Louis Berger, the global professional services corporation that lists the Doha Metro (pictured right) , High-Speed rail in Spain, the Mumbai Metro Line 1 and the TGV extension in France, among its many transport projects has reinforced its three-year business strategy aimed at further expanding its global operations by opening a new international headquarters in Richmond, London. The move from Paris, aims to expand its foothold in the UK and in Europe and aligns with the company’s reorganization and modernization effort that has unfolded over the past five years. SmartRail World Editor, Luke Upton, got an exclusive invite to attend the opening and met with some of the senior management team, including their International President, to learn more about the new office, future plans, areas of growth and what they think Brexit and President-Elect Trump could mean for infrastructure investment.
Louis Berger ( @ ) operates in more than 50 nations, on every habitable continent, with its multidisciplinary expertise of 6,000 engineers, economists, scientists, managers and planners helping infrastructure and development clients solve complex and varied challenges.
“London is an international centre for engineering and business. Relocating Louis Berger’s international headquarters to the UK is a strategic decision that supports both our growth in the UK market and our international growth as the UK is home to many of our international lending, contracting and EPC partners, as well as the home country for a large pool of Louis Berger talent who play business and project leadership roles around the globe,” said Thomas Topolski, Louis Berger’s international president, who has also relocated to West London with his famlily.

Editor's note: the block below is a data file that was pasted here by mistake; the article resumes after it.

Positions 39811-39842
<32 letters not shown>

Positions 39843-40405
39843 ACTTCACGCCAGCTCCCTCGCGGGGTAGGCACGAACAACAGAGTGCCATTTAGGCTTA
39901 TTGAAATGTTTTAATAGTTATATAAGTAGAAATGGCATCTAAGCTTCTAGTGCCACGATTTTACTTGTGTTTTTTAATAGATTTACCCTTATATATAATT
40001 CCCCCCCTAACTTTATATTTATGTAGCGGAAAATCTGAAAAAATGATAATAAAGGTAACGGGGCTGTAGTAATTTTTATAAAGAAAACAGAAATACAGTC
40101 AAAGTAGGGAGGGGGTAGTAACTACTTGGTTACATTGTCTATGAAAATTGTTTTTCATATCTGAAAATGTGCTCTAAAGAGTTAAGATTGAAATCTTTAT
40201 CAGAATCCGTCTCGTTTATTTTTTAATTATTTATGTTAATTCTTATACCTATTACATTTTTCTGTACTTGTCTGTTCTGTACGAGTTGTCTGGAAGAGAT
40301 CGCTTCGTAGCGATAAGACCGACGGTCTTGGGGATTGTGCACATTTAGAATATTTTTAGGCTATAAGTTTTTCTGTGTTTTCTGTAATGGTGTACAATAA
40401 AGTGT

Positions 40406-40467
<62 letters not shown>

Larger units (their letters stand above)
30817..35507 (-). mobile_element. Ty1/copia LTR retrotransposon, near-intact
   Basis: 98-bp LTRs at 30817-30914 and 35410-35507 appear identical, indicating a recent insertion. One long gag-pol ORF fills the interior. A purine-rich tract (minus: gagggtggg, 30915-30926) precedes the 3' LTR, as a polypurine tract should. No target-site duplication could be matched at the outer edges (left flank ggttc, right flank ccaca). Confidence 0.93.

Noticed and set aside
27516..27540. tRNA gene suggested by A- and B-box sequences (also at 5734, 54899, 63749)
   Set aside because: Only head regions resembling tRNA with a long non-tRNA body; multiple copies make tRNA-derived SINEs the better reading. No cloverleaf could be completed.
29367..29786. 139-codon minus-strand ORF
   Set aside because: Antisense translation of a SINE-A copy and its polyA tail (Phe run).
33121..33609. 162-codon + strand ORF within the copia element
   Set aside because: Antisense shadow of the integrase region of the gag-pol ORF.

Wherever you are in the world, it’s been hard to escape political discussion of late and we had to ask Topolski about the recent UK vote to leave the European Union. And he is upbeat; “We made the decision to move from Paris to London before the Brexit vote. Even if it would have happened sooner, it wouldn’t have affected our move. I think the business environment is going to improve with Brexit. We view Brexit not as an event but as a process. So it will take time to see how it really involves but in terms of our business it really helps us rather than hinders us.”
And on the election of Donald Trump, Topolski also sees positives for the industry, and perhaps even for UK engineers: “If our President-Elect makes good on his promise to invest as much as he says he will on infrastructure, there’s not enough engineers in the US to do this. So there may be an opportunity to bring over some engineers from the UK to work on these projects.”
Louis Berger plans to initially focus on strengthening established relationships with private industry partners based in the United Kingdom. The company is also assessing broader opportunities to partner and bid specific to the rail, highway, power, and water markets, where Louis Berger will aim to to leverage its global expertise as a strong local partner.
With Louis Berger working across so many sectors, we asked Edward Searle, Vice President, Rail & Transit International where rail fits into their plans; “As a company we have many verticals, but rail is very important indeed. I see rail as the growth opportunity, not just in the UK but across the world. The advantage in the UK is that British rail engineering is respected around the world. So coming to the UK, having an office here and having access to this massive talent pool is a superb bonus.”
Jesper S. Damgaard, Senior Vice President, Managing Director, Europe also reiterates the potential; “We are already very busy in Europe. To list just a few projects, we've done high-speed rail in Spain and are doing railway design in Eastern Europe, places like Serbia, Romania, Macedonia. A number of European countries will have investment in high-speed rail in the coming years, not just the UK but Sweden, Turkey and in Germany there’s a large refurbishment of their rail system coming up. A lot of it now has to live up to European signalling standards. So there’s a lot of work to be done, from brownfield projects and de-bottle necking, to greenfield projects and beyond. We are looking out for large, complex rail projects where we can add value.”
Most of Louis Berger’s international corporate management will be based in the U.K. The company also will be scaling up project staff and working to establish a U.K.-based operation that will offer the full suite of services provided by Louis Berger. The company’s global headquarters will remain in Morristown, New Jersey, USA.
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